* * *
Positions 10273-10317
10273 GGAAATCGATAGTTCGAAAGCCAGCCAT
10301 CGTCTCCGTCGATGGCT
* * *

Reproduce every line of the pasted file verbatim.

Positions 10273-10317
10273 GGAAATCGATAGTTCGAAAGCCAGCCAT
10301 CGTCTCCGTCGATGGCT